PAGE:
A Beginners Guide to Unit Testing in Django

I’ve never met a developer who is against testing, not even on Twitter. But for those who aren’t experienced in writing unit and integration tests, it is more easily said than done. Given that few course creators include testing in their curriculum makes it even harder to get started.

Why Write Unit Tests?

For me personally, it boils down to these:

  • Testing applications manually in the browser is slow work, particularly when you have to create objects in the databases to test certain behaviours. Tests will save you time in the long run by automating that process.

  • It makes debugging quicker by ruling out sources of error. Say my view returns an error I don’t recognise but I’ve tested my model, I can say with reasonable confidence, the error is not in the model.

  • Tests can tell me if my application still works after I add or refactor code. This is particularly important when I add a feature and another developer comes in to work on the same files later. If their code breaks my feature, then my tests will make sure they know about it.

Tests will save you a lot of time, but…

Writing tests is not a substitute for Quality Assurance (QA)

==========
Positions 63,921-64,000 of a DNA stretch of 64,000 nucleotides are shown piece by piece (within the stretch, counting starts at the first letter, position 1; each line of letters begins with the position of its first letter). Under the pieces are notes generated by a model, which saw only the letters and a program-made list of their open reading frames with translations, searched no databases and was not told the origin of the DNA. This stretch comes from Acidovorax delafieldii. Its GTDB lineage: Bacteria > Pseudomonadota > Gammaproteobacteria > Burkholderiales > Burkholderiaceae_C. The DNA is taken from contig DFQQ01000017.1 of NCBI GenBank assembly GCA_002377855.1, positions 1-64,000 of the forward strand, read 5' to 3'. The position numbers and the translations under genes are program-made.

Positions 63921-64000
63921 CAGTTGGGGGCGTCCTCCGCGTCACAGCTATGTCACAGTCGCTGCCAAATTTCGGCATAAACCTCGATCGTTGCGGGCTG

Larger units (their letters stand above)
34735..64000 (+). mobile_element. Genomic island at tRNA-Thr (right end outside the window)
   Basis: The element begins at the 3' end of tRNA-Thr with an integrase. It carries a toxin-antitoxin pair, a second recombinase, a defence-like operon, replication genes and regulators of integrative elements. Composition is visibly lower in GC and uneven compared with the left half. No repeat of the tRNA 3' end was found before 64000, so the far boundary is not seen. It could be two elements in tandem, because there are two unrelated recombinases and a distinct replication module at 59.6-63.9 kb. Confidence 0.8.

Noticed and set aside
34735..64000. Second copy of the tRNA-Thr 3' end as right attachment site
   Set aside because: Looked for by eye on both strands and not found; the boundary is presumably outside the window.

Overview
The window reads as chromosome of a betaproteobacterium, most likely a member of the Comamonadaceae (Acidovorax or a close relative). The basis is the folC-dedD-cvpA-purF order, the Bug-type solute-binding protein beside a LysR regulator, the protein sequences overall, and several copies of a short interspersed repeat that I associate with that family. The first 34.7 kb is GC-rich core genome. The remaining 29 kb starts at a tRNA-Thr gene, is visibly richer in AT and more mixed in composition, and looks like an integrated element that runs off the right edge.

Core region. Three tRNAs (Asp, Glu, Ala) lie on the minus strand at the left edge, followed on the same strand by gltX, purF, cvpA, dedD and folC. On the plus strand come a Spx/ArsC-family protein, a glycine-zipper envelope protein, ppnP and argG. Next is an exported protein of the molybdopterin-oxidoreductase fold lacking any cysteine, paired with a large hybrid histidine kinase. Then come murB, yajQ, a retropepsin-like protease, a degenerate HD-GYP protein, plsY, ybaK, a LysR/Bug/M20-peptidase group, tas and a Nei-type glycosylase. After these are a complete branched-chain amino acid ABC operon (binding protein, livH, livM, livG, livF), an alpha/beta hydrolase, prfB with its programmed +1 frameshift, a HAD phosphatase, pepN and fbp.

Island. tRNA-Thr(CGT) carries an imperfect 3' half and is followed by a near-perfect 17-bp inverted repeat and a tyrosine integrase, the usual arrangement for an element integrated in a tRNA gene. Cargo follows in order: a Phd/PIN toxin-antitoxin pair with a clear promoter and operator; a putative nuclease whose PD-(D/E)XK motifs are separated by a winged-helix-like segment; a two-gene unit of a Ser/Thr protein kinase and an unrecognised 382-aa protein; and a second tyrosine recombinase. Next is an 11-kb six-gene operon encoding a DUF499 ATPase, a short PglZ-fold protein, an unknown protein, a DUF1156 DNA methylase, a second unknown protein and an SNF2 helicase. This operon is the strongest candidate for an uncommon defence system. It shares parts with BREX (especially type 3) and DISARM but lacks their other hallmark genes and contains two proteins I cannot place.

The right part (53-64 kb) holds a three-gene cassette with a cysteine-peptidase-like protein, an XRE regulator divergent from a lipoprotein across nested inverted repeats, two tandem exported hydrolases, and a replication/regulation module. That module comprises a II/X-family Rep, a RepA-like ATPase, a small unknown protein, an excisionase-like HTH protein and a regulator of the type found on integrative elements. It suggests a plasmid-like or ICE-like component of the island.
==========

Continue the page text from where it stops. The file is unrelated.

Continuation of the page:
Writing tests will catch bugs as you write them, but a suite of passing tests, no matter how comprehensive does not guarantee that your application is bug free.

Testing serves to reduce the volume of manual testing but it can’t eliminate it. If you’re fortunate to work somewhere with a QA team, writing tests means less of their time is spent uncovering programming errors, freeing up more resource for in-depth testing.

Getting Started

Where to place unit tests

  • Each app has a file called tests.py

  • I prefer to have a separate folder for tests with at least one file just for testing models

  • Make sure each folder has a file called __init__.py (it can be empty)

  • Make sure each file name begins with test

  • Delete tests.py if you’re putting tests in its own folder

What should you test?

Make sure you test your models and your views. Test all methods that you have defined yourself including any magic methods like __str__.

If functions have multiple outcomes, say one route returns an object and the other raises an Exception, test both routes. Or if your view handles both GET and POST requests, test both kinds of request.

Should you use the database?

This depends on the code you are testing.